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Madras Cements: Skewed towards risks
Sep 25, 2006

Madras Cements is a major player in the blended cement category in south India, with a total installed capacity of 6 million tonnes per annum (MTPA). The company has 4 manufacturing facilities. The larger units are in Tamil Nadu (TN) and Andhra Pradesh (AP) while the mini cement plant is in Karnataka. It also has two ready mix concrete (RMC) plants near Chennai. It was the first company in south India to convert all its capacity to the dry process. The company’s cement brand is very well known in the southern markets, especially in Kerala and Tamil Nadu. In the South: The company has presence only in the southern region, which has an excess capacity, the highest among all the regions in the country. On account of this, all the players in the region fetch lower realisations as compared to other regions in the country. The performance of the company over the last five years reflects the same.

Net sales have grown at a CAGR of 9% from FY99 to FY06, bulk of which was on account of volume growth (net realization growth during the same period was just 1%). During FY06, there was a remarkable change in net realisations (up 12% YoY), as the demand-supply gap narrowed. This was further accentuated by higher exports (more than tripled to Rs 850 m or 7.1% of sales). The growth in realisations is not visible at the EBITDA level (per tonne), which reflects the fact that the price increases was largely a result of higher input costs. The EBITDA per tonne was lower by 3% CAGR. Apart from higher power costs (highly dependent on furnace oil and coal), other reasons for this decline include regional focus and taxation-related issues in Tamil Nadu.

Low cost producer: The company is one amongst the lowest cost cement producer in the country. But in the recent past, rising diesel and furnace oil prices have put pressure on EBDITA margins. During FY06, there was a steep increase in diesel price, leading to increase in the limestone raising cost, transportation cost of raw materials and finished good. To tackle this problem, it has installed additional windmills. Setting up of windmill has reduced power cost by 4% during FY06 as compared to FY05, but the company is exposed to the risk of poor power generation due to low wind velocity.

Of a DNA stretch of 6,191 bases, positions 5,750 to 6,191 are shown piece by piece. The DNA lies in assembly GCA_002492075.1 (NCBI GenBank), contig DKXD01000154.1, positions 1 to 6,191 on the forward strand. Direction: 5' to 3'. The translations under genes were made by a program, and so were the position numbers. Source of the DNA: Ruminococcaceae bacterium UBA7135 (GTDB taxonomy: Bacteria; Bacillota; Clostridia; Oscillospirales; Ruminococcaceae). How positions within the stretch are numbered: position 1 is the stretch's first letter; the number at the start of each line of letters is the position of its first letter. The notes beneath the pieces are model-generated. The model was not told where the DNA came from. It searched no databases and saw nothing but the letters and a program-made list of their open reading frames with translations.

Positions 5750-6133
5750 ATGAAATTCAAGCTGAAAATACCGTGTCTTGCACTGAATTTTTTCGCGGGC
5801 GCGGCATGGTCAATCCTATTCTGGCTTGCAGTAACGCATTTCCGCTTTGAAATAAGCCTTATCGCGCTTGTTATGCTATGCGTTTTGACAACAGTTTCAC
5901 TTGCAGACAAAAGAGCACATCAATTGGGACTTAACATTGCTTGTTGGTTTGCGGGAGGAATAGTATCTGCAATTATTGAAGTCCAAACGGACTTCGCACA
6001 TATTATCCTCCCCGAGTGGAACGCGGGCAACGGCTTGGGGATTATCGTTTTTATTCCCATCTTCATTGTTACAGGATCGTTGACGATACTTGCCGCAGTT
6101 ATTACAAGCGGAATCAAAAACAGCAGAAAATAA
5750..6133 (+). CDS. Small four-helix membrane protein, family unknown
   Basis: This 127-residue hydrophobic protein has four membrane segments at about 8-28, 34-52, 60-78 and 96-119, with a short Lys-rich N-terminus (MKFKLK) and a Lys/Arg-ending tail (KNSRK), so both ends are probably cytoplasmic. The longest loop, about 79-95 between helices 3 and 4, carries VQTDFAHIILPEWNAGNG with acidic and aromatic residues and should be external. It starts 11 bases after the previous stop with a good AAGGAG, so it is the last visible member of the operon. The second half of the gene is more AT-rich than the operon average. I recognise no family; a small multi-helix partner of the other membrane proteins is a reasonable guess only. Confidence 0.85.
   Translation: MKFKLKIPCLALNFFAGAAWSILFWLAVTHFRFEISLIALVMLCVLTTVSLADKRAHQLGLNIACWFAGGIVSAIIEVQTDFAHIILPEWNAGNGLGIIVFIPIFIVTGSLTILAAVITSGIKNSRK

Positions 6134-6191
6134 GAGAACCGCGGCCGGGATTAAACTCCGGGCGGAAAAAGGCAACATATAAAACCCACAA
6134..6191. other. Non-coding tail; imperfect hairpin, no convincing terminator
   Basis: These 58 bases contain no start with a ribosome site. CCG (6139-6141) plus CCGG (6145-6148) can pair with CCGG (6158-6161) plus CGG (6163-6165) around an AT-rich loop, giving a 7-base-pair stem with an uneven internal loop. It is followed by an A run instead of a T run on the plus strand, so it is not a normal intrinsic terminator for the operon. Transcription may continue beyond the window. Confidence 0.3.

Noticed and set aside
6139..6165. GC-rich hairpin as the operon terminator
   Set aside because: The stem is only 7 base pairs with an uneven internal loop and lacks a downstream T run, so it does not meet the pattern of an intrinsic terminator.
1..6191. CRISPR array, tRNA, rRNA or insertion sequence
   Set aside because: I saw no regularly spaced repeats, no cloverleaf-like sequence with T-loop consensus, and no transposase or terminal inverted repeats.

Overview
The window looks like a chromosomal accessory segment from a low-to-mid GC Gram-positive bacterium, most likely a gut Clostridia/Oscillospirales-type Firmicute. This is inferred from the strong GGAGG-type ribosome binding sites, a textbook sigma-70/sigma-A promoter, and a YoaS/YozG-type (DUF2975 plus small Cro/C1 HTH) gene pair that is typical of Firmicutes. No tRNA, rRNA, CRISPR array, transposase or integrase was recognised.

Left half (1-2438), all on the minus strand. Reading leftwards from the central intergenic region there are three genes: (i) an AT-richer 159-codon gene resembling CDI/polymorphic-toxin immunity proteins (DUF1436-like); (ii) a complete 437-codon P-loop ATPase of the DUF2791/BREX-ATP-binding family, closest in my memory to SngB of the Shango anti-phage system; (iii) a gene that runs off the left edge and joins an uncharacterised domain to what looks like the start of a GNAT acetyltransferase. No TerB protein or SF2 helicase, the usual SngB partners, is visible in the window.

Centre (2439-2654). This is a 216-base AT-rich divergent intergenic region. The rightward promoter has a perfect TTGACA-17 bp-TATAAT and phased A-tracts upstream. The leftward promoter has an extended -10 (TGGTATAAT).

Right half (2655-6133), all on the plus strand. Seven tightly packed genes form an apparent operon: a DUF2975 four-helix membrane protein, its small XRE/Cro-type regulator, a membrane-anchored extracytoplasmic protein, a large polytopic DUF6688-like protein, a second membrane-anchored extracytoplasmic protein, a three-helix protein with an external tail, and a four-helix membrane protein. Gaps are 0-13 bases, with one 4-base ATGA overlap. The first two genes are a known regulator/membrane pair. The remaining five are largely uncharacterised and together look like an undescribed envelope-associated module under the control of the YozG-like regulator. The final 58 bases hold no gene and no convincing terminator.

FY99 FY00 FY01 FY02 FY03 FY04 FY05 FY06
Cost/ton produced (Rs) 1,422 1,344 1,669 1,665 1,347 1,438 1,532 1,691
EBITDA per tonne (Rs) 586 560 646 544 423 430 408 448

Debt reduction saves the day: Though costs have increased in recent past, the company was still able to generate reasonable returns to the shareholders. Return on net worth improved from 7.2% in FY04 to 14.3% in FY06. This was on account of reduction in manpower and other cost cutting initiatives. Over a period of time, it also managed to reduce interest outgo as well. The debt to equity ratio has gone down from 1.7 times in FY99 to 0.7 times FY06, which is a result of improved cash flow. This, in turn, is also reflected in the Interest coverage ratio, which has gone up from 1.6 in FY99 to 4.4 FY06.

What next?
The company is setting up a cement plant in Tamil Nadu with a capacity of 2 MTPA. The estimated project cost is Rs 6.1 bn. It is also setting up additional clinkering facility in the state by installing a 4,000 TPD kiln to increase its production capacity by 2 MTPA at an estimated investment of Rs 4.4 bn. While this is a positive for the long-term, in the medium-term, this is expected to pressurize net margins, as interest and depreciation costs will increase.

Post the expansion, the company’s total capacity will touch 10 MTPA. In our view, the company needs to diversify its operations across regions to de-risk revenues. At the current price of Rs 3,250, the stock is trading at EV/ton of US$ 163, which in our view is expensive.

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